Where Should Pleasure Craft License Be Displayed & More You Need to Know

Where Should Pleasure Craft License Be Displayed

Do you worry that you’re going to be fined or otherwise hassled for missing some small requirement? Before you shove off from port, do you ever have that familiar moment of concern that: “I haven’t done something I should do?” Vessel owners have had these fears essentially since the beginning of maritime travel. The last thing anyone wants to do is to have to spend money (or worse) because they missed some small requirement or action. We designed the National Vessel Registry Center Corp. to be a resource for vessel owners of all kinds. To that end, we can help you with questions such as “where should pleasure craft license be displayed” and more. 


So, Where Should Pleasure Craft License Be Displayed? 

If your vessel has a pleasure craft license, it has to be displayed on your vessel. Sp[eifically, it has to be displayed on both sides of your vessel’s bow. It can’t just be anywhere on the bow. You have to place it above the waterline. There’s even regulations as to how big the characters must be: at least 7.5 centimeters high (which is roughly three inches). Also, they can’t just be any color, either. They have to contrast with the color of the bow itself so that someone can see them. Use your own judgment and common sense here. Even once you do all of that, you need to carry a physical copy of the Pleasure Craft License on your vessel, too.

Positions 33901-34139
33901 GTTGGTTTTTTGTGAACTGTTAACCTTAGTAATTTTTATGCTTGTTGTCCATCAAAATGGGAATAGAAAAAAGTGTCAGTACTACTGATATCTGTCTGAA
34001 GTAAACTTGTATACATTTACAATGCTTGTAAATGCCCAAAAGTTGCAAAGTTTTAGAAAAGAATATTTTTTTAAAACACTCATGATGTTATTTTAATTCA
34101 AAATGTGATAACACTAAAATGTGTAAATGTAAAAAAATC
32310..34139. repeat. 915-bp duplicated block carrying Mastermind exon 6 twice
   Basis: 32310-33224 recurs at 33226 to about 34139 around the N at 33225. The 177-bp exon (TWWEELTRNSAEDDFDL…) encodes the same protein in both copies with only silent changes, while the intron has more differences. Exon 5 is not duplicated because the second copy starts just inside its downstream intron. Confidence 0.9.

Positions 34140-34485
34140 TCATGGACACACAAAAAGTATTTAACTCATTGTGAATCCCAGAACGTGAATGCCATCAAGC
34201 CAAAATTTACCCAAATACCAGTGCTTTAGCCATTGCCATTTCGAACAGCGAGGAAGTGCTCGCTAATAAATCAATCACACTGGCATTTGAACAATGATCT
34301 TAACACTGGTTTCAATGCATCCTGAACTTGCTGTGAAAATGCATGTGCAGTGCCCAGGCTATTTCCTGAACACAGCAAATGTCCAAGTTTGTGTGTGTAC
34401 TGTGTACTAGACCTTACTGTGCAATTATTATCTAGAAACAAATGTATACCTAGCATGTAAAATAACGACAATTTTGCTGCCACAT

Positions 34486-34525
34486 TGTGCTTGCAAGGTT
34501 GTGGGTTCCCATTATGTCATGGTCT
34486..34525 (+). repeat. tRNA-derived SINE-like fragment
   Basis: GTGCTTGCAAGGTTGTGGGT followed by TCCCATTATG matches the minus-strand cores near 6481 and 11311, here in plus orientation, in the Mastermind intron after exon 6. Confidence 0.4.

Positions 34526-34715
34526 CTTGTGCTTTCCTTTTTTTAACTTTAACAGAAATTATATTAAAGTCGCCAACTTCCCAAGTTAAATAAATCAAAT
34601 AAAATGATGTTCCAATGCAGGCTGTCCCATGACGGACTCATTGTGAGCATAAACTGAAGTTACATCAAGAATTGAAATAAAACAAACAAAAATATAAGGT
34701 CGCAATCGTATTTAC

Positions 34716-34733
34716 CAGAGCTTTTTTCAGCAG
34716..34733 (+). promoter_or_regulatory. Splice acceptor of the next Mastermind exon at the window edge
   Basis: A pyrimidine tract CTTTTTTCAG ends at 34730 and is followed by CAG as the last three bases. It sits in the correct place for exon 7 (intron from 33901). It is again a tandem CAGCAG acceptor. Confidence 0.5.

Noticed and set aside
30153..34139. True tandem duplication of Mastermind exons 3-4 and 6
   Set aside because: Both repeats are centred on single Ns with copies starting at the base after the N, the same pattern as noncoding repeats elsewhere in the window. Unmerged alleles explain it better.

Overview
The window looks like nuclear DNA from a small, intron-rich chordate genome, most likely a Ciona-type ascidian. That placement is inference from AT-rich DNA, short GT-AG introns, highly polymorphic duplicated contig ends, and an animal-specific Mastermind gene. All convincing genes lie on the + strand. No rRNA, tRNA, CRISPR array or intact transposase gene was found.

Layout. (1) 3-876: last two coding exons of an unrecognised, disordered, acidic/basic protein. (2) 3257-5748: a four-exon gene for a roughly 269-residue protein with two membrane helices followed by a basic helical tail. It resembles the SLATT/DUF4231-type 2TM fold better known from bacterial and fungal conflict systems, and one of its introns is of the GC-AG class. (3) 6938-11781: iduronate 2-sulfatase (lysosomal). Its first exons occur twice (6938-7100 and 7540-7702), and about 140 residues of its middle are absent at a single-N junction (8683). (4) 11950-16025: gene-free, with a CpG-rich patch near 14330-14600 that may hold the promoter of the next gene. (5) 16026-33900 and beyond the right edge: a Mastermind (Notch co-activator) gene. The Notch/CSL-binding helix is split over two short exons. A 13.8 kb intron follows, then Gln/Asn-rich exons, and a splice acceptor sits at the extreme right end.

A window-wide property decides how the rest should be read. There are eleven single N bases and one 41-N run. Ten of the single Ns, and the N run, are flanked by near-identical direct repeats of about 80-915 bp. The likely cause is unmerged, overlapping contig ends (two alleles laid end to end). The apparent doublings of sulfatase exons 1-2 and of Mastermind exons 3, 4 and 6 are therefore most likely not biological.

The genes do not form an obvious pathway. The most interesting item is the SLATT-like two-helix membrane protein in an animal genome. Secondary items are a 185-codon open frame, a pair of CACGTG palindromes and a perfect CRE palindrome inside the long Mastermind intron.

Do I Have to Get a Pleasure Craft License? 

Not every vessel owner needs to get a pleasure craft license. That said, plenty of vessel owners do need to. Specifically, if your vessel has an engine that’s more than ten horsepower and you’re only going to use it for recreation and to have a good time. You may have heard that a vessel is a “pleasure craft” if it “does not carry passengers.” In this context, “passenger” is defined as someone who paid to be on the vessel, not someone who was just invited onto the vessel for recreational purposes. (That person would be referred to as a “guest.”) Now, if your vessel has that horsepower and you do plan on using it in a commercial capacity, then you might want to consider registering your vessel instead of getting a pleasure craft. 

Where Should Pleasure Craft License Be Displayed

One Step for Canadian Vessel Documentation 

The above are just some of the many questions that we’re often asked by vessel owners. The truth is that vessel documentation can be opaque even for those who’ve spent much of their lives in commercial maritime operations. That said, our professionals are more than happy to assist in many ways. For example, our document processors can find and fix any tiny mistakes you may have made on your forms. That way, you never have to worry about typos or anything of that nature. Should you have any questions, you can call us at (800) 419-9569.